Develop Effective Partnerships

Log into the Community Partner Database and search among more than 500 service opportunities from over 200 organizations.

NEW! Search special requests for research projects from community partners! Just click on “View Research Questions” in the Database.

  1. Identify appropriate community agencies and partners where students can provide a service and achieve academic and civic learning objectives. Depending on the capacity of the agency, you may need to select more than one agency.
  2. Make an appointment to meet with the volunteer coordinator or primary contact who will set up the service component in the agency. Be sure to discuss at least the following topics:
    1. The mission of the agency and of your work as an instructor
    2. The roles and responsibilities required to facilitate the service experience (including orientation sessions, training, and supervision)
    3. The types of resources the service will require, if any
    4. How the partner would like to be recognized in any publications or media attention the partnership may generate (note: this is typically an afterthought, but an important aspect for preserving relationships!)
  3. Share a copy of the course syllabus and what you want students to get out of their service to help create the context in which students will be providing service.
  4. Involve the community partner in planning and evaluating the structure of the service-learning experience. You are already asking them to serve in a co-educator role by virtue of assigning students to work with them. It will help your students if both of you are on the same page regarding the purpose of the service and the expectations of the students.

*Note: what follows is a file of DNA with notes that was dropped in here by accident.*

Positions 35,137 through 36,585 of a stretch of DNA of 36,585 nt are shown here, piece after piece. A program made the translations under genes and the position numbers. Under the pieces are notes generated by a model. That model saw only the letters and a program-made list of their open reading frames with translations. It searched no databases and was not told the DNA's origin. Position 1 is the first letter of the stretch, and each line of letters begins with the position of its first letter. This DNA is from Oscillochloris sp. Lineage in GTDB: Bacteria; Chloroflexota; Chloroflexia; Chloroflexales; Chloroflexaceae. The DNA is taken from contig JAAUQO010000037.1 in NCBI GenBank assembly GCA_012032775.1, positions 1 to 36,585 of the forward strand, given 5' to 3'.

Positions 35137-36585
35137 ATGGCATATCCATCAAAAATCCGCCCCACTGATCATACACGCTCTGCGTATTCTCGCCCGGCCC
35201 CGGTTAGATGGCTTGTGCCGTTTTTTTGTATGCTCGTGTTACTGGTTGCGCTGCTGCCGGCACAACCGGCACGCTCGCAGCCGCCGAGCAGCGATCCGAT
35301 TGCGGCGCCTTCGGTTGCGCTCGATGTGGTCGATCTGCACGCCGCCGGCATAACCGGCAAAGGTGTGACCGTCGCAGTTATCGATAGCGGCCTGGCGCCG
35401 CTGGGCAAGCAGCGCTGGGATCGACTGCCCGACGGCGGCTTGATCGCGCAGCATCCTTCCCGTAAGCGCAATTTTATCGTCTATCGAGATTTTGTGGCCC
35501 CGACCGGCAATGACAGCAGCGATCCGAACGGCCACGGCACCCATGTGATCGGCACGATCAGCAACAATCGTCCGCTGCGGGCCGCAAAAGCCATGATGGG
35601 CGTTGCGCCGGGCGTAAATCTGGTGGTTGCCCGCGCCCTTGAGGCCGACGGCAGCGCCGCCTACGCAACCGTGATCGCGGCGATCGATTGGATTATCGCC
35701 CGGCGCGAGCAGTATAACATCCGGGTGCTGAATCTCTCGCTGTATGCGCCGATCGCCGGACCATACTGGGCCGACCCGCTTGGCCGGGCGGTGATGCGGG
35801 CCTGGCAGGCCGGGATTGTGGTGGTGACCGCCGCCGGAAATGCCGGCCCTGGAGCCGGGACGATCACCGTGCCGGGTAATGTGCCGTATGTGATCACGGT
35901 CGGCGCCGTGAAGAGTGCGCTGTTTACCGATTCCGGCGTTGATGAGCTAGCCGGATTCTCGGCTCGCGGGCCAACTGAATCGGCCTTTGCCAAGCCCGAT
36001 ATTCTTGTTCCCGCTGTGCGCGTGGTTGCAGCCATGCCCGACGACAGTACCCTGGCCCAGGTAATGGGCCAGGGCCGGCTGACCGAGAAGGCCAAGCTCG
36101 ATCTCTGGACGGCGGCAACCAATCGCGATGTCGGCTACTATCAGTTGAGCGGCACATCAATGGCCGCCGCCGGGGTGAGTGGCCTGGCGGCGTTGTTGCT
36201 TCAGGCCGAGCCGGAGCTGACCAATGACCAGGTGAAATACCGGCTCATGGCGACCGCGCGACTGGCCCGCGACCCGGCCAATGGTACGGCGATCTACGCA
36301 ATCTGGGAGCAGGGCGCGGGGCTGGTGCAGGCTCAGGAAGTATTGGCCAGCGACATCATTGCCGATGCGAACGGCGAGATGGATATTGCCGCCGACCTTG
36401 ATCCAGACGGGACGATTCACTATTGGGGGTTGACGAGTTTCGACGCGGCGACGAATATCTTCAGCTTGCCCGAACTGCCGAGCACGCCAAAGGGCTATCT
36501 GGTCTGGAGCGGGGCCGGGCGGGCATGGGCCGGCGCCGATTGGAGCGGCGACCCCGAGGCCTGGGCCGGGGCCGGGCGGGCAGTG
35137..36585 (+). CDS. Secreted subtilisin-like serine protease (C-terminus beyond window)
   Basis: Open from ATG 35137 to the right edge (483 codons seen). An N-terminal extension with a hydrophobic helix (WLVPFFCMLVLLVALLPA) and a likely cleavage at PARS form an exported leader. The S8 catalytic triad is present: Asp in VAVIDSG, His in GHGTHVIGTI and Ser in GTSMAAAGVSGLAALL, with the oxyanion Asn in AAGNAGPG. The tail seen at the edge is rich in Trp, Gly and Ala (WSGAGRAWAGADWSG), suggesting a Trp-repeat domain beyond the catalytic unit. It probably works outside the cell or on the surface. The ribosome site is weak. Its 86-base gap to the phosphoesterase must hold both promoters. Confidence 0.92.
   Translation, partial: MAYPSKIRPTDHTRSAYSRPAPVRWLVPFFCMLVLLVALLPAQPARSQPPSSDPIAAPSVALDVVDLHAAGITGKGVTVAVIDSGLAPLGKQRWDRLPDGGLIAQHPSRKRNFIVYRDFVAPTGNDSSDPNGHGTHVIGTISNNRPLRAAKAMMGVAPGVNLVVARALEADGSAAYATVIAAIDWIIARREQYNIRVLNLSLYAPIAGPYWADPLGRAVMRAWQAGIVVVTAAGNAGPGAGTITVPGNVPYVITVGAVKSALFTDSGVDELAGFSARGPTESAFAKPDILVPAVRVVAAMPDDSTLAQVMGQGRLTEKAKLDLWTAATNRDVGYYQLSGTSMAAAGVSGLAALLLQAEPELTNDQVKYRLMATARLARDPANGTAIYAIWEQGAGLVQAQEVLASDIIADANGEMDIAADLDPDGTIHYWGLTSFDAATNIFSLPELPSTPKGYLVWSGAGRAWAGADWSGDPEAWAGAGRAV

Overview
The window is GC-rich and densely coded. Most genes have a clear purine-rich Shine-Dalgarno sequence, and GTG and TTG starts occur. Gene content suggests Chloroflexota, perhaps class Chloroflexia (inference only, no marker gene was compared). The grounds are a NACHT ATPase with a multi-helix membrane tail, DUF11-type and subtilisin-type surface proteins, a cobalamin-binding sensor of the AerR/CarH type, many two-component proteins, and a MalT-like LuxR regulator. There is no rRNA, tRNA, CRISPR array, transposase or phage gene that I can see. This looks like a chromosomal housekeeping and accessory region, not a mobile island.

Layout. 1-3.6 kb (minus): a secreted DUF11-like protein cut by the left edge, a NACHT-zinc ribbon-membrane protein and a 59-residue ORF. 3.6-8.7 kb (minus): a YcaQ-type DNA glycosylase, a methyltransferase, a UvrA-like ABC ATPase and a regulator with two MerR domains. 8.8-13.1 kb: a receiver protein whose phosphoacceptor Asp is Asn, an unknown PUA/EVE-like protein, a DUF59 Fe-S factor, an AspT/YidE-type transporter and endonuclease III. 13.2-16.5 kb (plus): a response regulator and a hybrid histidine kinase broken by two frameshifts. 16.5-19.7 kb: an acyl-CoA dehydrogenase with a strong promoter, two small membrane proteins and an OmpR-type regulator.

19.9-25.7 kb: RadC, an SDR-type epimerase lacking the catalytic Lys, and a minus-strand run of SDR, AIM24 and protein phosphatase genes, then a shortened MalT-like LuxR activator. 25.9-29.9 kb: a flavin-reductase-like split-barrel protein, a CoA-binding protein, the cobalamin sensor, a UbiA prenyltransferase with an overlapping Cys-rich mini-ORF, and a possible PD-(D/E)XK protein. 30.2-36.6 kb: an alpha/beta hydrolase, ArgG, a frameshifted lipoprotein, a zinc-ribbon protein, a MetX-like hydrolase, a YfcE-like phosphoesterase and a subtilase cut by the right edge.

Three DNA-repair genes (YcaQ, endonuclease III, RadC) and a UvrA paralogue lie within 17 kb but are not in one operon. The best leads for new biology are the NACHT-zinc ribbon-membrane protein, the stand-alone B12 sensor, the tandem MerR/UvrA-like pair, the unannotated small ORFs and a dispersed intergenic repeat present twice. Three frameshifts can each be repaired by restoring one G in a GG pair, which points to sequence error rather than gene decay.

5. Invite your community partner(s) to campus to discuss the mission of the agency, as well as the clients they serve and the services they provide.
  6. Discuss issues of transportation. Transportation to service sites is an important consideration for your students, particularly if they do not have a car on campus.
  7. Have your students complete a service-learning project agreement form with their community partner before beginning service. A sample form can be obtained from OLSL.
  8. Check in with your community partners via phone or e-mail (depending on their preference for communication) throughout the semester to identify any concerns before it is too late!
  9. Invite your community partner to listen to students’ reflections or to view their final projects related to their service sites.
  10. Ask your partner for their evaluation of the service experience. How did it work for them and their staff? This evaluation shows that you care about them and whether students’ efforts helped to serve their mission.

 

Reference: Howard, J. (Ed.). (2001). Service-Learning Course Design Workbook. Ann Arbor, MI: OCSL Press.